National Power said on 3 March that increasing competition in the electricity market will slice pounds 130m off 1999 profits. Meanwhile, the FT-SE Engineering Index led gainers, rising 5.6 per cent on the week after BTR said second- half net income rose 9.7 per cent.
Some of Britain's largest companies are reporting earnings this week, including the Mirror Group, BBA Group, Schroders, BAT Industries and Orange plc, the mobile phone group. Legal & General Group and Reckitt & Colman will also release profit figures.
Gilts are expected to be little changed this week as encouraging economic reports are offset by caution before the Budget, on 17 March.
The key reports due this week are industrial and manufacturing production in January, and producer price inflation, all due on Monday. Output is expected to remain weak and PPI inflation benign. Wednesday sees the release of the minutes of the Bank of England's monetary policy committee meeting in February, at which rates were left unchanged.
"There are conflicting factors at work in the week ahead," said Andre de Silva, bond strategist at ING Baring Securities, who is advising clients to hold existing gilt positions. "The economic data and MPC minutes will be bond-friendly, but I'd expect pre-Budget nerves will take over by the end of the week."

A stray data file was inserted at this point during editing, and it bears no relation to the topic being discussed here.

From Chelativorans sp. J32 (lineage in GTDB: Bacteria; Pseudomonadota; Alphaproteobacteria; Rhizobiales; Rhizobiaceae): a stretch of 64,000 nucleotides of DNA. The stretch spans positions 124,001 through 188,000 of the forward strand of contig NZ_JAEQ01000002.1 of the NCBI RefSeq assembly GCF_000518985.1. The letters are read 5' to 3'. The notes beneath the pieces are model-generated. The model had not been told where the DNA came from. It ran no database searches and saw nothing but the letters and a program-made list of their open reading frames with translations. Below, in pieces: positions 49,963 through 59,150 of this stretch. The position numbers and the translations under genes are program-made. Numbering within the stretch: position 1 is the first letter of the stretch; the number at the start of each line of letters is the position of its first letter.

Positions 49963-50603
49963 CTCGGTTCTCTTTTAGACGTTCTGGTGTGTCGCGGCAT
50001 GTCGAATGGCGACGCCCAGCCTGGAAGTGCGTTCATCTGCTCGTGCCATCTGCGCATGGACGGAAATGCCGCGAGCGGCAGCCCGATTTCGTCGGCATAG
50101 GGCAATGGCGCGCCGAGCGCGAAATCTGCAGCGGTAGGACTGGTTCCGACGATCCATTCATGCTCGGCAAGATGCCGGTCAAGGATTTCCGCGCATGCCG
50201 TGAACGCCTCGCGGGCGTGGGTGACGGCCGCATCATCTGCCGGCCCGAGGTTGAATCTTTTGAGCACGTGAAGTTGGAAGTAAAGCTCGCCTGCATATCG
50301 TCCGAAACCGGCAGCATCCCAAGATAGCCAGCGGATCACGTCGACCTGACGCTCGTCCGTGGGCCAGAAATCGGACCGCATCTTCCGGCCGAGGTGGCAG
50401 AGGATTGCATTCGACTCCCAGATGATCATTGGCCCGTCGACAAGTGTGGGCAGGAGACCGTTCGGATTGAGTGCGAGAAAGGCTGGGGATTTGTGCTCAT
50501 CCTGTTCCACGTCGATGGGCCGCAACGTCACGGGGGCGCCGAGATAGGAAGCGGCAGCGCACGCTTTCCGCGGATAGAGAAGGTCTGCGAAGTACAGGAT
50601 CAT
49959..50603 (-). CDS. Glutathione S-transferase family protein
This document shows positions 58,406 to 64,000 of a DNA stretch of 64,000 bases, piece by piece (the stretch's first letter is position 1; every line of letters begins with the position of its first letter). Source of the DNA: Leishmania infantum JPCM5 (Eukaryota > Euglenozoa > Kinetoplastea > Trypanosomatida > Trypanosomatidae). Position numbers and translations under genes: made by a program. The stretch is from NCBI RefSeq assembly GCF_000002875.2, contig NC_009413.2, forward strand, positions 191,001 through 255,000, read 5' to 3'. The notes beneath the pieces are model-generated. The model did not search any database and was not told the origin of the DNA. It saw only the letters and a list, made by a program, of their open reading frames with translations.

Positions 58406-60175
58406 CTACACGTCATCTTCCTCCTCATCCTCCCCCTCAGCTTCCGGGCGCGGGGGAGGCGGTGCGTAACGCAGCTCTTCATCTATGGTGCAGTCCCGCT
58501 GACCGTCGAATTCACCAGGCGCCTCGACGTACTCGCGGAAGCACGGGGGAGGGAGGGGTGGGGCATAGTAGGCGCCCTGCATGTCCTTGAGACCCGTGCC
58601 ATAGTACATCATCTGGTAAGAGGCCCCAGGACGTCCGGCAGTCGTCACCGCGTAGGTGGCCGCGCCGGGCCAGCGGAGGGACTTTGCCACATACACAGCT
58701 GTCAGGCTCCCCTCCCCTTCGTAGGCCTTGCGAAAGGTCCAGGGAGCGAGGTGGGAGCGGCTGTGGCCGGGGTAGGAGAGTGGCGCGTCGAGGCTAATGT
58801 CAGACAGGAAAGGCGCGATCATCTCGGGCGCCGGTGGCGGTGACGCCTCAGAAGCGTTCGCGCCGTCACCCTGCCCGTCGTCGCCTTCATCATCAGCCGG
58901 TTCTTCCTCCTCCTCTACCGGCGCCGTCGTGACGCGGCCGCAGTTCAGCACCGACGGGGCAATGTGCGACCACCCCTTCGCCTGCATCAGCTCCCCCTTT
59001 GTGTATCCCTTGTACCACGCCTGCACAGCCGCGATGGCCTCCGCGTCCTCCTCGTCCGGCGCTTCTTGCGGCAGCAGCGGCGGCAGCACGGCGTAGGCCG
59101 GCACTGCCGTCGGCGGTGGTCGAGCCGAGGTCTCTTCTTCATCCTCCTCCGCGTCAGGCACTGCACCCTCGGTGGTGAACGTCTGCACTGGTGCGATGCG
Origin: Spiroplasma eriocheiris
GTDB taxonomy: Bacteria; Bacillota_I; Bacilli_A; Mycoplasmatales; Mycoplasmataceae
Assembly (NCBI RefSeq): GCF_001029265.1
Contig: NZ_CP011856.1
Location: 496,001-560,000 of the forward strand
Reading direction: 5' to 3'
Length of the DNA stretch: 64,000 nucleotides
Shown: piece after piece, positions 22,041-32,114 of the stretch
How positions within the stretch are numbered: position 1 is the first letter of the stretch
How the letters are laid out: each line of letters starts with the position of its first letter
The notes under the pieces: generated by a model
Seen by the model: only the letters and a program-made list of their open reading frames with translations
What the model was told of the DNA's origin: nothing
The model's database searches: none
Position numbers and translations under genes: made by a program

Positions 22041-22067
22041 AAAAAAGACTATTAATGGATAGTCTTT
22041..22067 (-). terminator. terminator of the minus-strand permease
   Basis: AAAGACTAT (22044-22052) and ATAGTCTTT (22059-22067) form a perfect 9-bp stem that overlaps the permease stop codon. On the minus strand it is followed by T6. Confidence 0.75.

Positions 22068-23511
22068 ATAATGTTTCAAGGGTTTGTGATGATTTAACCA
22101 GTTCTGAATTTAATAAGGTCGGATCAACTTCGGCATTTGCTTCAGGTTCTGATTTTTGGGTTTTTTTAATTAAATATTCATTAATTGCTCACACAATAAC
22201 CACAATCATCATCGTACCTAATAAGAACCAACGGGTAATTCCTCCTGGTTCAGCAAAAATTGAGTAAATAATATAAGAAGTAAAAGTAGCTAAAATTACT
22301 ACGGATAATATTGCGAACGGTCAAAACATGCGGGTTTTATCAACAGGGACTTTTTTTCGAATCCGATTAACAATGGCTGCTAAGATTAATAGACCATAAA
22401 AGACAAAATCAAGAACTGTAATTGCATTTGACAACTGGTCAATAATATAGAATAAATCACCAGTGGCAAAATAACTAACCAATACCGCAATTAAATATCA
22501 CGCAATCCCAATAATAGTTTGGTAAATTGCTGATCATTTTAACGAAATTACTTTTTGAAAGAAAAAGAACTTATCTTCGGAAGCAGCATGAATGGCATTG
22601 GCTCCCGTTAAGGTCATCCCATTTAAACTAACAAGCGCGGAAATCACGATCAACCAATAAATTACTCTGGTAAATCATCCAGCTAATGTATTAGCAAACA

While analysts expect Brown will be fiscally prudent, gilt yields typically rise before the budget speech as traders and investors aren't willing to hold big positions, de Silva said.
On Friday, gilts rose as US Treasuries rallied, even after a report showed unemployment fall more than expected last month in the world's largest economy.
The benchmark 7.25 per cent 10-year UK government bond rose 5/32, pushing its yield down two basis points to 6.04 per cent.
Some investors said it was too early to say whether Thursday's decision by the Bank of England to leave interest rates unchanged at 7.25 per cent signalled the peak in official interest rates.
"I think it would be premature to say rates have definitely peaked here," said Peter Price, head of global fixed-income at Hill Samuel Asset Management. "There's still a risk of one more quarter-point rise if the bank feels it necessary, though I would say that I don't believe it would be warranted."
Mr Price said that he felt the economy was beginning to slow and would continue to do so as the effect of last year's five quarter-point increases in rates started to be felt.
Still, a further acceleration in wage growth or unexpectedly strong retail sales figures in coming months might be enough to cause the Bank to increase rates again, he said. Any talk that rates will climb again will limit stocks' gains.